Lowstage pure testicular teratoma


The reported incidence of testicular tumors in children ranges from 0.5 to 2.0 cases per 100,000 boys [6]. Testicular teratoma is the second most common prepubertal testis tumor following yolk sac tumor and occurs with a relative frequency ranging from 13% to 60% [7-9]. On sonographic evaluation, teratomas may demonstrate the appearance of cystic areas with intervening septa and solid areas. In contrast to the cystic appearance of teratomas, other testis tumors in children are typically solid, with the exception of the rare cystic granulosa cell tumor or simple testicular cysts. The presence of calcifications in the tumor is another helpful sonographic finding associated with teratomas; however, the diagnosis must be verified by pathologic examination.

Serum alpha-fetoprotein (AFP) levels are also useful in differentiating teratomas from yolk sac tumors. Teratomas do not stain positively for AFP by immunohistochemistry, and elevated serum AFP levels are not reported in patients with these tumors. In contrast, greater than 90% of yolk sac tumors stain immunohistochemically for AFP, the majority of which also are associated with elevated serum AFP levels [10,11]. Therefore, serum AFP levels should always be obtained during the initial evaluation of a testicular tumor in the prepubertal child.

The natural history of prepubertal testicular teratomas differs significantly from testis tera-tomas in the adult. Metastasis from testicular teratomas in prepubertal children has not been reported, while similar tumors occurring after puberty are known to metastasize [6,12]. Based on this, the treatment of choice for prepubertal testicular teratomas is orchiectomy; however, recent studies with long-term follow-up have demonstrated the safety and efficacy of testis-sparing surgery [13].


While teratomatous elements are found in 55% to 80% of primary nonseminomatous germ-cell tumors (NSGCTs) in adults, only 2% to 6% of cases are composed of pure teratoma [14,15]. The ultrasonographic and pathologic appearance of pure teratomas is similar in the prepubertal and postpubertal testis. As previously discussed, serum tumor markers are usually not elevated in patients with a pure testicular teratoma. Although pure testicular teratomas have a benign clinical course in prepubertal children, in adults metastases have been reported in 29% to 76% of cases at initial presentation (Table 1) [12,16,17]. Furthermore, retroperitoneal metastases have been identified in approximately 20% of patients with clinical stage I pure testicular teratoma treated

Table 1

The incidence of metastatic disease at initial presentation in men with pure testicular teratoma

Table 1

The incidence of metastatic disease at initial presentation in men with pure testicular teratoma

Total no. of

patients with

Patients with


pure teratoma

metastases, n (%)

Rabbani et al [12]


22 (76)

Leibovitch et al [16]


23 (56)

Simmonds et al [17]


4 (29)

with primary retroperitoneal lymph node dissection (RPLND) [16,18].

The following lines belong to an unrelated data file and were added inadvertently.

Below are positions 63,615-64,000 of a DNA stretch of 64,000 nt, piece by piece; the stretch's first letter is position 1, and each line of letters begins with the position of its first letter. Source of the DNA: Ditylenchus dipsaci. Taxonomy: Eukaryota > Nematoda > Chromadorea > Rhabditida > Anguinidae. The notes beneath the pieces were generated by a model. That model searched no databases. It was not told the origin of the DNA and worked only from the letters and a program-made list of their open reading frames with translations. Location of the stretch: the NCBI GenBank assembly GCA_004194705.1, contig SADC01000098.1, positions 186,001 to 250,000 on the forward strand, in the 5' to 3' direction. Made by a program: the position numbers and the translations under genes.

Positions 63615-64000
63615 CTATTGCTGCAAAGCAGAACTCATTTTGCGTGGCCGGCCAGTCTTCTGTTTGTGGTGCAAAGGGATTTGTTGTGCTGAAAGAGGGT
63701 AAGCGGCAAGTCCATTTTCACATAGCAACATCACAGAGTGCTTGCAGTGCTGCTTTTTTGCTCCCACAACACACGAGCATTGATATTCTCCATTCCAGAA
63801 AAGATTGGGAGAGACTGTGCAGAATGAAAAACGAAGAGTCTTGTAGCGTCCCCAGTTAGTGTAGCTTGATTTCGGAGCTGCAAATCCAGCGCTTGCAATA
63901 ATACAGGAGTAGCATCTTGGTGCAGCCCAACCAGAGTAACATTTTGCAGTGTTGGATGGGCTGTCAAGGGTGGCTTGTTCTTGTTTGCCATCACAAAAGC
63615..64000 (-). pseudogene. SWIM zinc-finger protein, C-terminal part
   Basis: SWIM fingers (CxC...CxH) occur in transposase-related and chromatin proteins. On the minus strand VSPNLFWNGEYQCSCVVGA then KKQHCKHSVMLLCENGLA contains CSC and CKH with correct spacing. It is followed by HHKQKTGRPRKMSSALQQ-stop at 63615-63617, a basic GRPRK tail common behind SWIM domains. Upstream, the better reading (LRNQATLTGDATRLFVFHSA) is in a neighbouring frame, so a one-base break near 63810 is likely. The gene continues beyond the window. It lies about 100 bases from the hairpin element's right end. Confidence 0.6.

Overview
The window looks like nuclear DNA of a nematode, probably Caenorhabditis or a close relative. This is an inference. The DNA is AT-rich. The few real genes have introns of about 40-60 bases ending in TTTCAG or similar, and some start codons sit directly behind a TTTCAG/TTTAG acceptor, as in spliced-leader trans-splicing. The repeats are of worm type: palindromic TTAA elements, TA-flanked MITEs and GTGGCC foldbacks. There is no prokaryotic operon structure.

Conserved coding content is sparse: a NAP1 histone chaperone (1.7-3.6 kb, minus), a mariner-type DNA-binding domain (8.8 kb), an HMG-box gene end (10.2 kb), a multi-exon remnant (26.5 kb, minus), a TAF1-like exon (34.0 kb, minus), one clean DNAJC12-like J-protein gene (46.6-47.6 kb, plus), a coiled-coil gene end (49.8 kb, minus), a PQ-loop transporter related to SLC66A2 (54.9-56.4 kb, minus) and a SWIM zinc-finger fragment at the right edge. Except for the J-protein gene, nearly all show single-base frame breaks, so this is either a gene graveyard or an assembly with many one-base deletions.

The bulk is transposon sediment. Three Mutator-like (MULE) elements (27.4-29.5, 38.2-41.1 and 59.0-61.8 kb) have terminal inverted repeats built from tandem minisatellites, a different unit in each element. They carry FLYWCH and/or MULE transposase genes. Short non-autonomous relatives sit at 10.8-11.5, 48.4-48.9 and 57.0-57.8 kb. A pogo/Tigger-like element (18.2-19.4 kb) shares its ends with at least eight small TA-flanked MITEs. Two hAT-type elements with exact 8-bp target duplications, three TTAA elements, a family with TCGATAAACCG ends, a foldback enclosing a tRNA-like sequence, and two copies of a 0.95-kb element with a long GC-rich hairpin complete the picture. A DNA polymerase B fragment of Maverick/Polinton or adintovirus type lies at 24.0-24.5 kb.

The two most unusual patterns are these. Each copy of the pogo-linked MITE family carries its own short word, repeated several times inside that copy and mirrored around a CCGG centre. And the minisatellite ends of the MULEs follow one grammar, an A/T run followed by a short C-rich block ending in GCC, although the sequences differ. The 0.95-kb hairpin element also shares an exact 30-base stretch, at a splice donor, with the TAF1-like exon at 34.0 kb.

The standard treatment for all germ-cell testicular tumors in adults is a radical orchiectomy performed through an inguinal approach. However, controversy exists concerning the management of the retroperitoneum in patients with clinical stage I pure teratoma. The treatment options for these patients include primary RPLND or surveillance. The incidence of retro-peritoneal metastases in patients with clinical stage I disease is approximately 30% and increases to 75% for patients with clinical stage IIA disease [12,16,18]. For patients undergoing a primary RPLND for pure testicular teratoma, the histologic finding in the retroperitoneal lymph nodes of teratoma or viable GCT is present in approximately 30% and 20% of patients, respectively [12]. The significance of viable GCT in the retroperitoneum of patients with pure testicular teratoma implies that either a small-volume viable NSGCT was not detected on pathologic analysis of the orchiectomy specimen, or these retroperito-neal metastases occurred before the viable GCT elements in the testis underwent necrosis or regression (''burnt-out lesion''). The survival rate for patients with low-volume disease following primary RPLND approaches 100% [12,16,18].

Studies have demonstrated that even in properly selected patients with pure testicular tera-toma, approximately 20% of patients will relapse during surveillance [17,19]. The retroperitoneum is the most common site of relapse, followed by the lungs or elevated serum tumor marker (STM) alone. Survival rates after therapy for surveillance range from 95% to 100% and are comparable to that of primary RPLND [17,19]. For patients with clinical stage I NSGCT on surveillance, a number of factors predictive of retroperi-toneal or systemic failure have been identified, such as a primary tumor stage of T2 (cIb) or greater, lymphovascular invasion, and/or the his-tologic finding of embryonal cell carcinoma predominance [20,21]. Several of these factors may also be helpful in selecting patients with pure testicular tumors for surveillance protocols. Patient compliance is the most important selection criteria for entry into a surveillance program because strict adherence to frequent follow-up evaluations is critical. Because patients with pure testicular teratoma do not have elevated serum tumor markers at presentation and because of the increased incidence of harboring teratoma in the retroperitoneum and the potential for late relapse, strict vigilance is required for surveillance protocols.

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